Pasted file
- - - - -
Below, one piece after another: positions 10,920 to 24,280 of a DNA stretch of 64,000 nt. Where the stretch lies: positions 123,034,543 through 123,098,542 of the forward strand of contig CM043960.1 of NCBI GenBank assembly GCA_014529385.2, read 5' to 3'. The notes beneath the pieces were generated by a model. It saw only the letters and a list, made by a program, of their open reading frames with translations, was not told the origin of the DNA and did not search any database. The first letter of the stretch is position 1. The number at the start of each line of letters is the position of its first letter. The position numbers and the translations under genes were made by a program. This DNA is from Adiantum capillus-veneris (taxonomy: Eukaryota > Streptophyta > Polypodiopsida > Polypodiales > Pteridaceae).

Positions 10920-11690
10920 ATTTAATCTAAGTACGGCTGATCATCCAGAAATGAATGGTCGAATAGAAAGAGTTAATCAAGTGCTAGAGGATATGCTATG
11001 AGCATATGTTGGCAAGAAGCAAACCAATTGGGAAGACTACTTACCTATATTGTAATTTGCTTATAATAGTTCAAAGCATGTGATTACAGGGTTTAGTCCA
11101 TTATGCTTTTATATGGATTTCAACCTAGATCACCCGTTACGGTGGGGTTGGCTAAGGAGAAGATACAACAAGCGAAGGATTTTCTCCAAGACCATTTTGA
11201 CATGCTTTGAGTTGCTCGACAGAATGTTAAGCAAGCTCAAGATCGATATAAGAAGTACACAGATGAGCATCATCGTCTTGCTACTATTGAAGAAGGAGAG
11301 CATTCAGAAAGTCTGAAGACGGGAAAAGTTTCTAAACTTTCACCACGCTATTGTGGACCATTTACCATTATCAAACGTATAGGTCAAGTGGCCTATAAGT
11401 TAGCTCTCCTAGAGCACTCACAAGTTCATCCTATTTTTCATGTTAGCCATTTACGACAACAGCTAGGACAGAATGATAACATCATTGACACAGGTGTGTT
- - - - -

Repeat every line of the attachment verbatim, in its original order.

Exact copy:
Below, one piece after another: positions 10,920 to 24,280 of a DNA stretch of 64,000 nt. Where the stretch lies: positions 123,034,543 through 123,098,542 of the forward strand of contig CM043960.1 of NCBI GenBank assembly GCA_014529385.2, read 5' to 3'. The notes beneath the pieces were generated by a model. It saw only the letters and a list, made by a program, of their open reading frames with translations, was not told the origin of the DNA and did not search any database. The first letter of the stretch is position 1. The number at the start of each line of letters is the position of its first letter. The position numbers and the translations under genes were made by a program. This DNA is from Adiantum capillus-veneris (taxonomy: Eukaryota > Streptophyta > Polypodiopsida > Polypodiales > Pteridaceae).

Positions 10920-11690
10920 ATTTAATCTAAGTACGGCTGATCATCCAGAAATGAATGGTCGAATAGAAAGAGTTAATCAAGTGCTAGAGGATATGCTATG
11001 AGCATATGTTGGCAAGAAGCAAACCAATTGGGAAGACTACTTACCTATATTGTAATTTGCTTATAATAGTTCAAAGCATGTGATTACAGGGTTTAGTCCA
11101 TTATGCTTTTATATGGATTTCAACCTAGATCACCCGTTACGGTGGGGTTGGCTAAGGAGAAGATACAACAAGCGAAGGATTTTCTCCAAGACCATTTTGA
11201 CATGCTTTGAGTTGCTCGACAGAATGTTAAGCAAGCTCAAGATCGATATAAGAAGTACACAGATGAGCATCATCGTCTTGCTACTATTGAAGAAGGAGAG
11301 CATTCAGAAAGTCTGAAGACGGGAAAAGTTTCTAAACTTTCACCACGCTATTGTGGACCATTTACCATTATCAAACGTATAGGTCAAGTGGCCTATAAGT
11401 TAGCTCTCCTAGAGCACTCACAAGTTCATCCTATTTTTCATGTTAGCCATTTACGACAACAGCTAGGACAGAATGATAACATCATTGACACAGGTGTGTT